Image courtesy MathPickle.com, CC BY-NC-ND
I discovered MathPickle.com after purchasing Santorini, a board game created by Dr. Gordon Hamilton, mathematician, puzzle and game designer. Like any great game, Santorini teaches logic and problem-solving in a fun, engaging way. My 10-year-old son wished to play it again and again, instead of his schoolwork. He informed me that playing the game was so much better than doing his homework.
I hope my son knows that learning does not need to be dull like many of his homework assignments, that learning can be fun, like a game. We can and should derive joy from a well thought-out mathematical challenge.
MathPickle was based upon this idea. Hamilton started MathPickle as a way to instill the joy of problem-solving in students through games and puzzles. It is a website teachers can use to engage the whole spectrum of student ability.
Through the use of MathPickle’s curricular puzzles, games and mini-competitions, teachers can simultaneously teach curriculum to the students who need it, and deflect top students into tough problem solving activities. Hamilton explains that time spent solving puzzles is never wasted time, “because problem solving is at the heart of a quality mathematics education and the primary reason we teach it.”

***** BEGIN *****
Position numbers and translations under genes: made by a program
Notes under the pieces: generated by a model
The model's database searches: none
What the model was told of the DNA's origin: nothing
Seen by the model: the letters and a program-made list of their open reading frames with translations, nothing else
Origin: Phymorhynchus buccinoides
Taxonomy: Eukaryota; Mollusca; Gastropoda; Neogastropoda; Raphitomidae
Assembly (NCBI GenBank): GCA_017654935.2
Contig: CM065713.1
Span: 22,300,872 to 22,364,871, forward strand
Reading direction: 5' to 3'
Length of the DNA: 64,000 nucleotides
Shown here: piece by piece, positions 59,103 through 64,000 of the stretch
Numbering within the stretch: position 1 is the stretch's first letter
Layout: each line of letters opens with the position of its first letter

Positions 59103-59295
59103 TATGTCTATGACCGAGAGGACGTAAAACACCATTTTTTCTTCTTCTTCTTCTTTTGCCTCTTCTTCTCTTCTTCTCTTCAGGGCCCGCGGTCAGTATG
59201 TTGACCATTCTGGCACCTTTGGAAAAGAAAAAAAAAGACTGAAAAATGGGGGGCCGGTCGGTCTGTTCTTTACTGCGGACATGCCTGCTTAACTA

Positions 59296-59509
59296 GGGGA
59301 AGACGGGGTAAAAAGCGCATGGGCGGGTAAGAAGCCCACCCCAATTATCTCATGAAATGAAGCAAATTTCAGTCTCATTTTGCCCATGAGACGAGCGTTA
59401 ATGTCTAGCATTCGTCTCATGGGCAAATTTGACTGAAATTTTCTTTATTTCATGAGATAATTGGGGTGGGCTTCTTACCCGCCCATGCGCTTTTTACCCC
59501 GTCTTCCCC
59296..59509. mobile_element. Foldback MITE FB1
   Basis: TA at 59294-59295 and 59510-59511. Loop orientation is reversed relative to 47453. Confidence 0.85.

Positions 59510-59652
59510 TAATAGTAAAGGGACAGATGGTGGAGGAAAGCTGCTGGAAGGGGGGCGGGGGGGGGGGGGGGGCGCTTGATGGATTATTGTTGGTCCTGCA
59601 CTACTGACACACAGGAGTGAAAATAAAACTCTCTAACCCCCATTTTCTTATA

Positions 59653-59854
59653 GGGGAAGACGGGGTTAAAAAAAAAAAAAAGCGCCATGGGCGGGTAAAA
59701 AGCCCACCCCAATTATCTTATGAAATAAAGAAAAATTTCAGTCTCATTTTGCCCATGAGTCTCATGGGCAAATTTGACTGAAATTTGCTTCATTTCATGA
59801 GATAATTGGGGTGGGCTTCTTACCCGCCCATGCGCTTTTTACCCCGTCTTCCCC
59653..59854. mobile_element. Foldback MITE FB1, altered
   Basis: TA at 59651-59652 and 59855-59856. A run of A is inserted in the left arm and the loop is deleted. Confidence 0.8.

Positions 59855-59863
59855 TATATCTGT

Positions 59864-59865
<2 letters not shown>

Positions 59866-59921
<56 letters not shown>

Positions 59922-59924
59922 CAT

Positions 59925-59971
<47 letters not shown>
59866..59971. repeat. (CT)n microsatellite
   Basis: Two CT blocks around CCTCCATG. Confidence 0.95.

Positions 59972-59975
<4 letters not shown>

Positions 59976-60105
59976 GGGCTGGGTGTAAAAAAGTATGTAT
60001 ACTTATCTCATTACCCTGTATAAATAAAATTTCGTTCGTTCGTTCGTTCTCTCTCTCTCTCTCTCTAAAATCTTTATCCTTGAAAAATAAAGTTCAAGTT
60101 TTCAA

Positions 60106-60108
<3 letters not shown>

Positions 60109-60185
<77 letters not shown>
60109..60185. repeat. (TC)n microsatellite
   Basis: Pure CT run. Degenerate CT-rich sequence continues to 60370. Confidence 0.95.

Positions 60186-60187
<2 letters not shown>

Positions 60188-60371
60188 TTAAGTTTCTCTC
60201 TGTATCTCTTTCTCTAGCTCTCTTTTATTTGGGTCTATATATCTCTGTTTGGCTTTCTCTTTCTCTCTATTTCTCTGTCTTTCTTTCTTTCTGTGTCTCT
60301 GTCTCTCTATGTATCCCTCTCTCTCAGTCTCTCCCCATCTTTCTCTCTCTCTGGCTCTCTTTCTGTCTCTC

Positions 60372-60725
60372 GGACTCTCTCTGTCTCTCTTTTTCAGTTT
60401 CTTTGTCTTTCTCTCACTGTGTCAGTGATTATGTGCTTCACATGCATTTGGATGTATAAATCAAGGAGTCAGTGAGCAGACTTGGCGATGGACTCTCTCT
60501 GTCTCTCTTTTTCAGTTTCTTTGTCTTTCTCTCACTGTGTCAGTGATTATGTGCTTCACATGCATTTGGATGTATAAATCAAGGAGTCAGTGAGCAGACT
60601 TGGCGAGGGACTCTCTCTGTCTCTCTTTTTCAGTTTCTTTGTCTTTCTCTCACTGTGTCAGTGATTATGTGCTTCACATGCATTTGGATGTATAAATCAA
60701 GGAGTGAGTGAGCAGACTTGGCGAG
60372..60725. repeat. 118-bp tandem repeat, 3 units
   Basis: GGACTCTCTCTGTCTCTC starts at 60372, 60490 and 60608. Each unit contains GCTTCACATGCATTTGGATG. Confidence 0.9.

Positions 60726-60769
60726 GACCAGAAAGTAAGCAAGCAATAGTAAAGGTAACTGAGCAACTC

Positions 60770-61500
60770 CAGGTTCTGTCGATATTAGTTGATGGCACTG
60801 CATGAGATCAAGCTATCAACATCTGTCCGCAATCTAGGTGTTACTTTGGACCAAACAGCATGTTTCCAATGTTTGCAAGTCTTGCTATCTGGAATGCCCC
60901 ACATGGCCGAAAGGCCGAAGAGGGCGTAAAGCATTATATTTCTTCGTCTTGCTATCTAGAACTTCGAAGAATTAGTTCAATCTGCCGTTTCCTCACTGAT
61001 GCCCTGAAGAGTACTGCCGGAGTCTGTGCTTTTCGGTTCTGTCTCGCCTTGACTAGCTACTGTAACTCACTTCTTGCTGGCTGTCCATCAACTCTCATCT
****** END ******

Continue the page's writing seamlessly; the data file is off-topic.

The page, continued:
MathPickle gives students a curricular unsolved puzzle from the last 150 years, and sets them up for both successes and failures as they attempt to solve each problem. Students build tenacity as they are challenged daily. As students are challenged, they learn to overcome the stigma of failure. This helps students better engage in mathematical challenges later.
Jennifer Bartlett, Principal of Mount View School, says that when her teachers used MathPickle, “Math wasn’t worksheets and drill; it was beautiful and colorful, fun and dynamic.”
MathPickle’s puzzles and games are visually compelling and challenging. They are organized by grade and subject. Each is designed for a 45-60 minute period.
Jason Kornoely, Fourth Grade teacher at Pine Ridge Elementary in Grand Rapids, Michigan, says that MathPickle puzzles are “being chosen as a free time activity by 9 and 10-year olds. If that isn’t testament to quality materials, I don’t know what is. It is definitely one of the highlights of my teaching career.”